Madonna: An American Icon Essay

2589 words - 10 pages

The stage is dark. Thousands of screaming fans wait in agonizing anticipation. Smoke crawls out from the stage, and out struts a confident blonde woman. With the spotlight focused entirely on her, the crowd erupts into deafening applause as she begins her incomparable dance routines. She is an icon. She is Madonna. History has never seen a cultural figure with as much controversy or flair for the dramatic as Madonna, nor will history ever see such a figure. Madonna’s name is recognized by everyone, as is evidenced in a survey taken of fifty people of varying ages (shown below). These facts alone are enough to engrave her name in pop culture history, but the making of an icon does not stop there. Madonna is the quintessential example of an American icon because of her revolutionary changes to both the worlds of music and fashion; her entire life, from her early childhood to her 50th birthday and beyond, has challenged the conventions of society and changed the face of the music industry forever.
On August 16, 1958, Madonna “Madge” Louise Veronica Ciccone was born the daughter of Silvio Ciccone and Madonna Fortin in Bay City, Michigan. As the third of six children, Madonna faced an uphill battle from birth for the attention of her engineer father and former dancer mother. She realized that in order to gain the attention of both her parents and those around her, she would have to exert her femininity to gain recognition. This realization went directly against her devout Catholic upbringing in which her parents reared her. Forced to attend Catholic masses and elementary schools, a huge portion of Madonna’s childhood revolved around Catholic values. Imagery from Catholicism would later become huge inspirations for some of Madonna’s works (“Madonna Biography” 1).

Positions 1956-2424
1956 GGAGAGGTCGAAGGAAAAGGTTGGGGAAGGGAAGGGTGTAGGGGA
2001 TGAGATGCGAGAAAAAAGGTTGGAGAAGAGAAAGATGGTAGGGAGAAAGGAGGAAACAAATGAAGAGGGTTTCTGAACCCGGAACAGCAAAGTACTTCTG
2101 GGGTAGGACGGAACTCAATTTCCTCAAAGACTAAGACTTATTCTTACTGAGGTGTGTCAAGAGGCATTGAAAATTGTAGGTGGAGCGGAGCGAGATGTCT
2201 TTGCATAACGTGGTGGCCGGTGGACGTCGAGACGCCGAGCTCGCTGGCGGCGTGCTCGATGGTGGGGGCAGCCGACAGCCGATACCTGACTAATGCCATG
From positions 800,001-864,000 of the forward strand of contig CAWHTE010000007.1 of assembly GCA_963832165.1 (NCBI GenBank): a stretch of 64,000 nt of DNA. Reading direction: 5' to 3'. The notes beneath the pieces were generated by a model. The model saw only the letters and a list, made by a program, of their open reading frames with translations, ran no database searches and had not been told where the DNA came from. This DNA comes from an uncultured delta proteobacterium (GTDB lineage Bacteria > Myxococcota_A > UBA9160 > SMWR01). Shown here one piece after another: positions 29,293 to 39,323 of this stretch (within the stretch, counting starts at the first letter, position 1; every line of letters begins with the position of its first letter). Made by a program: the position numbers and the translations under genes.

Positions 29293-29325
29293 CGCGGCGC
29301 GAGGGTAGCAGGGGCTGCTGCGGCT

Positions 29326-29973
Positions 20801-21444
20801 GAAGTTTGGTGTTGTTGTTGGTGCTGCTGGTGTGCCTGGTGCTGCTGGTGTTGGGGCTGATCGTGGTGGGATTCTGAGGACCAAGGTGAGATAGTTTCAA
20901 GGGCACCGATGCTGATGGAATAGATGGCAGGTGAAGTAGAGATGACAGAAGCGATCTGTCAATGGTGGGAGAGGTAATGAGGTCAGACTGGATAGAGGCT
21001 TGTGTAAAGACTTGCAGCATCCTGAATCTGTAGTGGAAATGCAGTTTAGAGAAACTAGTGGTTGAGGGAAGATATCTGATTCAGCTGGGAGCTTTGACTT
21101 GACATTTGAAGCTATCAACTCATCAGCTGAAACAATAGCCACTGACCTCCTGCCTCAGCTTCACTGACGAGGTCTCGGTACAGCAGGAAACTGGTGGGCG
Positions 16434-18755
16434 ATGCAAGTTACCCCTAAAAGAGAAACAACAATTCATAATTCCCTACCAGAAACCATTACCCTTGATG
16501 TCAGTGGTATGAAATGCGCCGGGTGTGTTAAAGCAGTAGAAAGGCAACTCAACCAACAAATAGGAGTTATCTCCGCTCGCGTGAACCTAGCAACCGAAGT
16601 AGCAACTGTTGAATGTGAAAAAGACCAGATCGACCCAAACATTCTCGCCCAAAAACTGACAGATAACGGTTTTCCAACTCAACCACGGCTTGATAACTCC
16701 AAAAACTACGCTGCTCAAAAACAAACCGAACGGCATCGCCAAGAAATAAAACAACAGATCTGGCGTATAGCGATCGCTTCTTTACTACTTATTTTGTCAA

However, all was not well in Madonna’s home. Unfortunately for Madonna and her family, tragedy struck before she had even begun schooling. After a fight with breast cancer, Madonna’s mother passed away on December 1, 1963; Madonna was only five years old. With no maternal guidance to help her through adolescence, Madonna became a free spirit and began to rebel against the conventions of everyday society. One of her chief oppressors (in her eyes) was her father’s new wife, Joan Gustafson. Madonna contested her stepmother’s authority at every level and did everything in her power to avoid becoming a slave to chores and housework; Madonna even went so far as to call herself “the quintessential Cinderella.” She felt that in order to distinguish herself from the ordinary world around her, she needed to transcend tradition. Madonna took this time in her childhood to begin wearing scandalous clothing, regularly attending urban nightclubs, and rejecting her conservative upbringing. However, Madonna’s drive for perfection kept her from becoming a degenerate; she remained a straight-A student, cheerleader, and talented dancer. She excelled so greatly in her studies that she...

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